AB 1841, as amended, Irwin. Cybersecurity incident response plan and standards.
(1) The California Emergency Services Act sets forth the duties of the Office of Emergency Services with respect to specified emergency preparedness, mitigation, and response activities within the state. Existing law establishes the Department of Technology under the supervision of the Director of Technology who is also known as the State Chief Information Officer, and generally requires the Department of Technology to be responsible for the approval and oversight of information technology projects by, among other things, consulting with state agencies during initial project planning to ensure that project proposals are based on well-defined programmatic needs.
This bill would require the Office of Emergency Services, in conjunction with the Department of Technology, to transmit to the Legislature, on or before July 1, 2017, a cybersecurity incident response plan, known as the Cyber Security Annex to the State Emergency Plan, Emergency Function 18, or EF 18. The bill would further require the office, in conjunction with the Department of Technology and on or before January 1, 2018, to develop cybersecurity incident response standards for state agencies, as defined, to, among other things, prepare for cybersecurity interference with, or the compromise or incapacitation of, critical infrastructure and would require state agencies to report their compliance with these standards to the office. The bill would require the office, in conjunction with the Department of Technology, to provide suggestions for a state agency to improve compliance with these standards. The bill would prohibit public disclosure of reports and public records relating to the cybersecurity strategies of state agencies, as specified.
(2) Existing constitutional provisions require that a statute that limits the right of access to the meetings of public bodies or the writings of public officials and agencies be adopted with findings demonstrating the interest protected by the limitation and the need for protecting that interest.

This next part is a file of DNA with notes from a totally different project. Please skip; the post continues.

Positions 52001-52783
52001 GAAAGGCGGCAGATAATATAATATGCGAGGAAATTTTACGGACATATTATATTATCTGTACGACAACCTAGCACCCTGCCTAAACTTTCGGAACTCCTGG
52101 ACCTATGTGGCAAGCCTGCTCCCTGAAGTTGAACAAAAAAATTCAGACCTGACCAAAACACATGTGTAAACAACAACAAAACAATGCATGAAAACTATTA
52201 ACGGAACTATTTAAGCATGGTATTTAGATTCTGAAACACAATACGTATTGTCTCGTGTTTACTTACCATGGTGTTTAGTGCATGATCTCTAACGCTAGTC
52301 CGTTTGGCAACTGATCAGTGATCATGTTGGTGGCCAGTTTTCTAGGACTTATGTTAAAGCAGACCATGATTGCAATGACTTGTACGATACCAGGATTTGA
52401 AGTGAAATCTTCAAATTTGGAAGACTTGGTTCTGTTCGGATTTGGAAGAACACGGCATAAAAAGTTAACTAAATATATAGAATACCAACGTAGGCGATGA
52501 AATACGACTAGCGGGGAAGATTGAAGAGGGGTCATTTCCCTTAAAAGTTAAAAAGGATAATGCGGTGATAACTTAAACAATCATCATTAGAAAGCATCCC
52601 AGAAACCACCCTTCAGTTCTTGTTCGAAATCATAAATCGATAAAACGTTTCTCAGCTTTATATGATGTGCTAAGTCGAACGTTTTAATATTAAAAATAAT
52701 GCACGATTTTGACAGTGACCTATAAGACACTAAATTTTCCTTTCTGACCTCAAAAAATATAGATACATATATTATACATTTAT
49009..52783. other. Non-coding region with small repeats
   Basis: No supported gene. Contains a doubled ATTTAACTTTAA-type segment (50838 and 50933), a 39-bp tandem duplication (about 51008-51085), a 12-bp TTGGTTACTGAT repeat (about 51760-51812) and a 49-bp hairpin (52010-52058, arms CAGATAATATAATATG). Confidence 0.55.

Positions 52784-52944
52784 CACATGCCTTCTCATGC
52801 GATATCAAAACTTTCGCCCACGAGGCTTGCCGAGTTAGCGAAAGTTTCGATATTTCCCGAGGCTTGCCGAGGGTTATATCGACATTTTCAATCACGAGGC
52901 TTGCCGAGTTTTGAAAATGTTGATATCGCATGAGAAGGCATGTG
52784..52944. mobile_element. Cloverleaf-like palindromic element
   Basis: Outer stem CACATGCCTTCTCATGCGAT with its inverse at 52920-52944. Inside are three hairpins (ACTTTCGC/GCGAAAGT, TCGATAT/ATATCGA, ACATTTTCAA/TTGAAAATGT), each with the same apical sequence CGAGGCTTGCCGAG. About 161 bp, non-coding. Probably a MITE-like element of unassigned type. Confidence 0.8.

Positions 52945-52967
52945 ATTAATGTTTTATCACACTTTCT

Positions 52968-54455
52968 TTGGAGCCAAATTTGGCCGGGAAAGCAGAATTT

This bill would make legislative findings to that effect.
Vote: majority. Appropriation: no. Fiscal committee: yes. State-mandated local program: no.
The people of the State of California do enact as follows:
The Legislature finds and declares all the
3(a) The current pervasive use of information technology in
4public enterprises has resulted in an abundance of public access
5to information and services provided by the government, but the
6increased interdependence of information technology systems has
7created a new type of risk for society. Threats to public critical
8infrastructure that use information technology within the state
9present risks to public health and safety and could severely disrupt
10economic activity within California.
11(b) Ensuring sufficient preparations are taken
to protect critical
12infrastructure from interference, compromise, or incapacitation
13are in the public interest and serve a public purpose.
14(c) A comprehensive cybersecurity incident response plan,
15undertaken in a coordinated effort among state agencies, will help
P3 1prepare for threats to critical infrastructure, thereby reducing the
2potential consequences from those attacks.
3(d) The Office of Emergency Services, in its role as the lead
4executive entity that coordinates state resources for emergency
5preparedness, response, and damage mitigation, is a state entity
6appropriate to develop, implement, and manage a comprehensive
7cybersecurity incident response plan, undertaken in a coordinated
8effort among state agencies, to protect critical infrastructure. The
9Office of Emergency Services is already developing the necessary
10expertise in cybersecurity through its current work developing
11methods to provide emergency services during an interference
12with, or the compromise or incapacitation of, critical infrastructure.
13(e) It is the intent of the Legislature in enacting this legislation
14to develop a comprehensive cybersecurity incident response plan,
15undertaken in a coordinated effort among state agencies, to prepare
16California for threats to critical infrastructure under the unifying
17coordination of the Office of Emergency Services.
Article 6.4 (commencing with Section 8592.30) is
19added to Chapter 7 of Division 1 of Title 2 of the Government
20Code, to read:
As used in this article, the following definitions shall
26(a) “Critical infrastructure” means systems and assets so vital
27to the state that the incapacity or destruction of those systems or
28assets would have a debilitating impact on security, economic
29security, public health and safety, or any combination of those